Seizing on a novel idea, Mrs. Wheeler's niece convinced her aunt to seek help from Mr. Henry Bergh, (30) a leader of the animal humane movement and founder of the American Society for the Prevention of Cruelty to Animals ("ASPCA"). (31) Her niece pleaded, "You are so troubled over that abused child, why not go to Mr. Bergh? She is a little animal surely." (32) Bergh, along with Elbridge T. Gerry, the ASPCA lawyer, swooped in armed with a petition for a writ of homine replegiando, (33) an old English device for freeing a person from the custody of another. (34) Bergh and Gerry, with significant ties not just to the legal system, but also to the press, alerted New York Times journalists and others, who published accounts of the wretched, scarred child. (35)

    When Mary Ellen first appeared at her hearing, she was still in her shredded rags and had bruises all over her body. (36) She also displayed a fresh deep gash from her left eyebrow all the way down her cheek because Mary had recently lacerated the child with scissors, narrowly missing her eye. (37) Long before TJ (38) was even conceived, presiding Judge Lawrence intuitively did something right: he encouraged Mary Ellen to tell her story in her own voice:

    I don't know how old I am. I have no recollection of a time when I did not live with the Connollys.... Mamma has been in the habit of whipping and beating me almost every day. She used to whip me with a twisted whip--a raw hide. The whip always left a black and blue mark on my body. I have now the black and blue marks on my head which were made by mamma, and also a cut on the left side of my forehead which was made by a pair of scissors. She struck me with the scissors and cut me[.] (39) Mary Ellen said that she had never been kissed or caressed, never went outside, and knew that she would be whipped if she ever tried to speak to anyone. (40) More than a century before TJ, the judge imbued this soul with what we now call the empowerment elements: that is, he gave her "voice, validation and voluntary participation" in the very proceeding that would change her life. (41) When Mary Ellen said, "I do not want to go back to live with mamma, because she beats me so," (42) the judge genuinely listened, heard, and took her seriously. Evoking the homine replagiando provision of the Habeas Corpus Act, he had the child extricated from her abuser. (43) Initially, he sent Mary Ellen to a shelter while "mamma" was convicted of felonious assault and sentenced to one year of hard labor in the penitentiary. (44)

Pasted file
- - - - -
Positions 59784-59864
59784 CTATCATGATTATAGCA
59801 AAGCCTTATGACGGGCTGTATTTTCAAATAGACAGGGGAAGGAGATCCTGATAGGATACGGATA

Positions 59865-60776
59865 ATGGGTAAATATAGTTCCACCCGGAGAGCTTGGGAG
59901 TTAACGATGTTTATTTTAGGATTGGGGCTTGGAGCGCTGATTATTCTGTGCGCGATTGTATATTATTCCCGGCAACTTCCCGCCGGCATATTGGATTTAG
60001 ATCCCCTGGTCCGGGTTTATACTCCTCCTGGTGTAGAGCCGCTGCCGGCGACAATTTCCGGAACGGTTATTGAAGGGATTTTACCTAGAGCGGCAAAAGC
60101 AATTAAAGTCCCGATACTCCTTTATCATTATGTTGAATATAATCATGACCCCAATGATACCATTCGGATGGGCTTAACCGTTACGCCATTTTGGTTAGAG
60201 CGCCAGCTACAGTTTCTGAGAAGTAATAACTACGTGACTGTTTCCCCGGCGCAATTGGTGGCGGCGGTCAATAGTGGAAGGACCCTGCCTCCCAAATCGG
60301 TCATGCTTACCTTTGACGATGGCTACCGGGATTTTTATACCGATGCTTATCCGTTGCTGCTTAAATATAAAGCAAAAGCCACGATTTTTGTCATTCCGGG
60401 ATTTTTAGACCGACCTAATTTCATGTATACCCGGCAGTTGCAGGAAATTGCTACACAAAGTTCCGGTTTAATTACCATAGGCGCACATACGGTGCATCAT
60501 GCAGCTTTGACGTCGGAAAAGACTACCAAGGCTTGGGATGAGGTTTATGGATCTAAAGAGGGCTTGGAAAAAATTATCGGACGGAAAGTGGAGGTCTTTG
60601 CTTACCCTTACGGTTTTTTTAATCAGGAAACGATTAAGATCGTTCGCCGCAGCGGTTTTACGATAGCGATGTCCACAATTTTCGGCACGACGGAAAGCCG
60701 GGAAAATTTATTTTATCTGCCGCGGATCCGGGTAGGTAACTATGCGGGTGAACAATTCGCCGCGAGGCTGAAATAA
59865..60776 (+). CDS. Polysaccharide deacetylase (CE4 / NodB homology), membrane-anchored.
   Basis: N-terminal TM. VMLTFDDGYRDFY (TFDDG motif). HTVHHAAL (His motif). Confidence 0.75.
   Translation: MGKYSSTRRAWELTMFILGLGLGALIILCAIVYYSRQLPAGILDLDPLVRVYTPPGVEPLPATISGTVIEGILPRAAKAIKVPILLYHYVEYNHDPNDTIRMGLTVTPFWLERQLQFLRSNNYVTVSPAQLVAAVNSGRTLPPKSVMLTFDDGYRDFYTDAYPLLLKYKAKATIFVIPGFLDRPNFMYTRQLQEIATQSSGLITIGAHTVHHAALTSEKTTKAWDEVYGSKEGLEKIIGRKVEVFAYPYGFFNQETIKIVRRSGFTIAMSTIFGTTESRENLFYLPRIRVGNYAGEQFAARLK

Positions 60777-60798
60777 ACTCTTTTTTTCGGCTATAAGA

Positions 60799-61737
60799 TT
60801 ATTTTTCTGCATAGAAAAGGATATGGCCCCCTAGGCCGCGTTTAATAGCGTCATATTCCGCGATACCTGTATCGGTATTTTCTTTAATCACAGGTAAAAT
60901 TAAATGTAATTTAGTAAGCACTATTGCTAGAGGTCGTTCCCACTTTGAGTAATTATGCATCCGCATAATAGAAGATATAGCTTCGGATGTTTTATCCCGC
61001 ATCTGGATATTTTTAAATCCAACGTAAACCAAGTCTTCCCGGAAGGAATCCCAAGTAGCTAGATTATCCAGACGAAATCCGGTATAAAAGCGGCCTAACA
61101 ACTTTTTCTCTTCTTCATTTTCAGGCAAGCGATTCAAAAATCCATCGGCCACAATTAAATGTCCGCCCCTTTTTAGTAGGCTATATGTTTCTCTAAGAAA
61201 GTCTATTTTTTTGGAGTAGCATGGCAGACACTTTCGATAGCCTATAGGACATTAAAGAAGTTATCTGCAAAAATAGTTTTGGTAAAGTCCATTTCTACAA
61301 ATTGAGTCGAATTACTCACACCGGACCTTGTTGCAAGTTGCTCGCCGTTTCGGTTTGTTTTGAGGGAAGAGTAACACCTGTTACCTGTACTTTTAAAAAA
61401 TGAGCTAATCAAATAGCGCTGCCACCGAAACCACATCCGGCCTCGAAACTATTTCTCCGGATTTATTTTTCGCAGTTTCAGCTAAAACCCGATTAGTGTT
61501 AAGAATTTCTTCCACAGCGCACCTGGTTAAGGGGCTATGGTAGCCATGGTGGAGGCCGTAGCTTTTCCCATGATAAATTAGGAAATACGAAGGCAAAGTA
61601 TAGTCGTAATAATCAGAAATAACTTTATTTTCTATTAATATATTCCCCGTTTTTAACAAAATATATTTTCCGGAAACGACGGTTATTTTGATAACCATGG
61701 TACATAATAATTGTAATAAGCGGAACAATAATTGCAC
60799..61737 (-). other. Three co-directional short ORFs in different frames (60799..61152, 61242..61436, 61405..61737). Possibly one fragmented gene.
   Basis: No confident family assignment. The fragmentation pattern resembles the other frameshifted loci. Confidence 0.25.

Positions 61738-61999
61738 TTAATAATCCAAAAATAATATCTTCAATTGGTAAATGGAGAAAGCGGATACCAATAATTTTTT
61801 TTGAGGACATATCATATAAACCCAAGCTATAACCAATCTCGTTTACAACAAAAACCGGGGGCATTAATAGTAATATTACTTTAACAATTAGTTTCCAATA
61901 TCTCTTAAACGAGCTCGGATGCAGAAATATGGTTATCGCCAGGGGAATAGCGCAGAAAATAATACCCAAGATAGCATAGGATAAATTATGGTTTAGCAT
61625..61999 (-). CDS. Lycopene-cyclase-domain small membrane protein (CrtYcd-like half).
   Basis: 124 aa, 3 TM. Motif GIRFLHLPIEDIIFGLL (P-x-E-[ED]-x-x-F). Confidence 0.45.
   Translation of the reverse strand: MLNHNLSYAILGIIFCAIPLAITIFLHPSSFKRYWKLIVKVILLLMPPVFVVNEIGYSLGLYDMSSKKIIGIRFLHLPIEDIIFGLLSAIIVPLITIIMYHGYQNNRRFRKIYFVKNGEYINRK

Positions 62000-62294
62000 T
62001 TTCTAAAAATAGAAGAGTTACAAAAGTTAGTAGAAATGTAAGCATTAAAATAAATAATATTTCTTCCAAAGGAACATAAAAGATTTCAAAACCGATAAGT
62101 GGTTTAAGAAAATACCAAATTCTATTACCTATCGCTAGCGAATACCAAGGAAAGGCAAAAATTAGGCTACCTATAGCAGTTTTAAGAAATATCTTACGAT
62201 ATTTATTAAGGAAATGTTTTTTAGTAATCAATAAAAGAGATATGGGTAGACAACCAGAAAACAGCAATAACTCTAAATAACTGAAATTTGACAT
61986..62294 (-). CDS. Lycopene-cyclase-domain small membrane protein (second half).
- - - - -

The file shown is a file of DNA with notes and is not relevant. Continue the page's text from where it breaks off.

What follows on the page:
The next phase of Mary Ellen's life is what might be considered a near anomaly in abuse scenarios: namely, a tripartite happy ending. First, while these victims can and do end up irreversibly destroyed or dead, Mary Ellen flourished. (45) When the court wanted to house Mary Ellen in a shelter for adolescent girls, Mrs. Wheeler again interceded. (46) She persuaded the judge to let Mary Ellen reside with her own mother, Sally Angell, "whose heart and home were always open to the needy." (47) When Angell died, Etta's sister and her husband stepped in to provide Mary Ellen with a stable and nurturing environment. (48)

    Second, while abuse is typically transmitted from one generation to another, Mary Ellen defied the pattern by raising three happy, healthy children. (49) When she was twenty-four, Mary Ellen married a good man, a widower, and had two daughters, Etta (named after Etta Wheeler) and Florence, who both became teachers. (50) She also served as a foster parent to another child, Eunice, who became a businesswoman. (51) Mary Ellen's children and grandchildren "described her as gentle and not much of a disciplinarian," or in Etta's words, "[I]t has been [Mary Ellen's] joy to give a happy childhood in sharp contrast to her own." (52) Third, but more expansively, Mary Ellen's story alerted the world to a hidden epidemic, that of child abuse, and the need for radical legal reform. (53)

    The United States Supreme Court once said that it should not "discard wholesale those pages of human experience that teach that parents generally do act in the child's best interests." (54) Today, the millions of Mary Ellens out there, so few with happy endings, shed some doubt on the Court's bald contention. Professor Hafemeister's research discloses that "[r]oughly 2,400 children are found to be victims of abuse per day, three to five children die from child abuse every day (44% of which are younger than one year of age), and 18,000 children per year sustain disabilities as a result of child abuse." (55) While numbers speak volumes, the wreckage of Baby Brianna, (56) Lauren Kavenaugh, (57) Terrell Peterson, (58) and a child of Mayra Solis (59) convey a lot more. Sadly their narratives are not sui generis, (60) but instead paradigmatic, and in an uncanny way almost plagiarize the evidentiary vignettes that Ivan Karamazov presents in...